Eating with conscience

Food is one of our basic needs, it’s one of the most import things in my life – I cook, I read about nutrition, and when I visit a new place I get to know it through the local food and restaurants (often looking them up on the HappyCow app). And it’s part of this series about sustainable travel, of course. It matters when you’re on the road, and it matters at home.

I was going to write about food while travelling as well as at home, as part of the sustainability series. So I sat down and addressed different matters – and wrote, and wrote. There is so much to say, so you’ll get two articles on this! I love food!
Now I’m not going to tell you about what kind of diet you should follow and what kinds of foods are healthy. Everyone is different, and everyone can do research. But I am going to confront you with some facts about the impact our daily food decisions have on the world – people, animals, the environment. What we choose to eat is something we should think about more – when we travel, and at home. What follows are some of the many reasons why I’m vegan, why I try to buy local, seasonal, unpackaged foods. I’m not saying “what you eat is bad for the world” – I’m just giving you information. Then make your own decisions.
Neither am I saying you should give things up – I’m saying let’s explore more sustainable options!
There are loads of blogs, books, YouTube videos etc. out there for inspiration, recipes, and more, and I have linked them below!

Last week I watched two documentaries about food. One came to the conclusion that if you follow a vegan diet, you can eat as many carbohydrates as you want, you won’t get obese and you’re pretty much safe from disease like diabetes, because all of that is caused by animal products.[1] The second one concluded that sugar is the one thing that makes people sick, especially fructose, so smoothies are among the “bad foods”, and you can eat as much meat as you want, cut the sugar and you’ll be lean and healthy.[2] This sounds much exaggerated, and maybe by summarizing it in one sentence it is, but both had scientific proof and done profound research. What I’m saying is: There is enough information out there to fit your needs, I don’t need to add more.
I function best on a vegan diet, but a raw vegan diet wasn’t for me. Other people lack nutrients when they eat vegan and I don’t want to encourage anyone to only be healthy with supplements. I’m tired of this discussion whether a vegan diet is healthy or not.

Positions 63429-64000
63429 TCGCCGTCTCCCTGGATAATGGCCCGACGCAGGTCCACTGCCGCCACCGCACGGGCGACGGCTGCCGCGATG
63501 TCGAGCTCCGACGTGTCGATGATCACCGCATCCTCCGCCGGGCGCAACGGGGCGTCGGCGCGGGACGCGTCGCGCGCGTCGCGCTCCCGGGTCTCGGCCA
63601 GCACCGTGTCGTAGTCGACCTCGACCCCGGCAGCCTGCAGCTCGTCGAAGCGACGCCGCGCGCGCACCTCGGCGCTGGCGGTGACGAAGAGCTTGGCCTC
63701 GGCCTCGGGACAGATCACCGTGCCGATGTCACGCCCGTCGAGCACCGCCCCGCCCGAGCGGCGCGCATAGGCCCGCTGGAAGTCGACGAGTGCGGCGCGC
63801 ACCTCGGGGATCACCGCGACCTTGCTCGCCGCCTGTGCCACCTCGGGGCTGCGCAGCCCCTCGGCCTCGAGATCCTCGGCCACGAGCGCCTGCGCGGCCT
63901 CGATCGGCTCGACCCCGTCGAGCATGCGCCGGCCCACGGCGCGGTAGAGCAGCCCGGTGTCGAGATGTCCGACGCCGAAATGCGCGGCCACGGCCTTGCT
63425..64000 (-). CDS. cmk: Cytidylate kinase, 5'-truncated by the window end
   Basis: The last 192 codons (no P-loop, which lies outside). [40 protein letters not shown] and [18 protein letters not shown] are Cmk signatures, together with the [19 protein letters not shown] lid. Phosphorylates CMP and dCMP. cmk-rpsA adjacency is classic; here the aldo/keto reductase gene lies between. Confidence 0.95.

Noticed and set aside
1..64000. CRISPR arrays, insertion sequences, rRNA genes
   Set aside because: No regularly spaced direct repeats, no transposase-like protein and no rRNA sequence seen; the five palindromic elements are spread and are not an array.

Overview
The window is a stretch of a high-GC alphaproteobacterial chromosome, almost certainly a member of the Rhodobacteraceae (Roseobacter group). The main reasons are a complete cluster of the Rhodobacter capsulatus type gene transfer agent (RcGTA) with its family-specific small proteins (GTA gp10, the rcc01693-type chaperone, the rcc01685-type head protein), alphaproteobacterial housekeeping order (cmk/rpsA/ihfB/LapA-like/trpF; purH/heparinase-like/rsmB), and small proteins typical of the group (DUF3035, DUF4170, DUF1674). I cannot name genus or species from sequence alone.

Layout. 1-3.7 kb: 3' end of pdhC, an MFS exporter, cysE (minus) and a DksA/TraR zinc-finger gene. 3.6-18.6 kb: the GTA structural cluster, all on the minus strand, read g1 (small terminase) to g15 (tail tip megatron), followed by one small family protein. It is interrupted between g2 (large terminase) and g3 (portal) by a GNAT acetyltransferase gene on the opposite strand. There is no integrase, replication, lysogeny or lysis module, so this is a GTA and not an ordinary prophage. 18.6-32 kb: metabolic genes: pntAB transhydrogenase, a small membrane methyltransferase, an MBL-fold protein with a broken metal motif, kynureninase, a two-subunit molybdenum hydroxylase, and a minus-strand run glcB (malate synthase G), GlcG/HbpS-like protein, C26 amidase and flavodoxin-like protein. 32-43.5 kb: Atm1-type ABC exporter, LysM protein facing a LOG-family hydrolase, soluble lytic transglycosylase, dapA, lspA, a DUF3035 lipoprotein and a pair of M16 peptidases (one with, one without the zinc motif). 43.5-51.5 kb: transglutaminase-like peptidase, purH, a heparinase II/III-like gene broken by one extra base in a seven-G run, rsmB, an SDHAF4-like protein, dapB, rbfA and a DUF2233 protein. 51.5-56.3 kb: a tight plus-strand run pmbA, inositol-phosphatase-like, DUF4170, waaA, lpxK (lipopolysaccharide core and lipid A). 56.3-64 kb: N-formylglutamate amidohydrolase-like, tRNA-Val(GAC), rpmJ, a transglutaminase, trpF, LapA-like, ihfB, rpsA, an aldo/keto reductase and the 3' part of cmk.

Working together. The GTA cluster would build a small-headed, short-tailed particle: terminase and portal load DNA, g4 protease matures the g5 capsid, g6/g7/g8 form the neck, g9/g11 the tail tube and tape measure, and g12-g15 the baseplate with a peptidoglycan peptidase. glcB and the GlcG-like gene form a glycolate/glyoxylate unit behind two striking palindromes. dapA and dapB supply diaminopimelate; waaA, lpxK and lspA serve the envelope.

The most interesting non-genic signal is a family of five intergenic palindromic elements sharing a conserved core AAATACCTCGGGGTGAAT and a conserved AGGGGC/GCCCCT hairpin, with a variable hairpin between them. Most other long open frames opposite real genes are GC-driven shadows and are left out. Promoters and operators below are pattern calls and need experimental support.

I’m not a nutritionist.

I could, however, talk for hours about the impact on climate change and animal welfare that the production of meat, egg and dairy have. That is part of my job, and it was while travelling that many things in this area are very clear to me, but only because this is what I’m studying. Not everyone knows that if you eat a hamburger, it’s much more likely to be dairy cow meat than “actual” beef. The reason is simple: 

Nowadays, farmers have usually specialized in just one product: Milk, or meat, or eggs, or crop,… And the cows that produce are different breeds (mostly Friesians, these black and white ones) than the ones that produce meat. They are also kept in different ways. A dairy cow has a life expectancy of about five years. When she’s two, she gives birth to her first calf, starting the milk production. After a while, it decreases, so she has to become pregnant again. Three lactation periods (or two more calves) later, she has either severe hoof problems, or mastitis (inflammation of the udder that will cause the milk yield to drop and the milk to become unfit for sale) or fertility problems. These are the three main reasons why cows are culled in a dairy farm – when they don’t get pregnant, they won’t give any more milk. When they’re sick, they give less milk. So what to do with them? Dairy cows are very skinny creatures, all of their energy goes into the milk (which is why the male offspring is pretty much worthless, grows no muscles, gives no milk), but selling their meat is still better than nothing.
There are far more dairy cows out there than beef cattle.

A friend once asked me how I can be a vegan and work with farm animals at the same time. For me, this makes sense. As much as we (those barefoot, long-haired activist vegans…) would like them to, people aren’t going to go vegetarian any time soon (some will, but I mean: the world population). So as long as the demand for animal products is there, it is our (the veterinarians’, not the vegans’) job to make their lives as bearable as possible and decrease their sufferings as much as possible.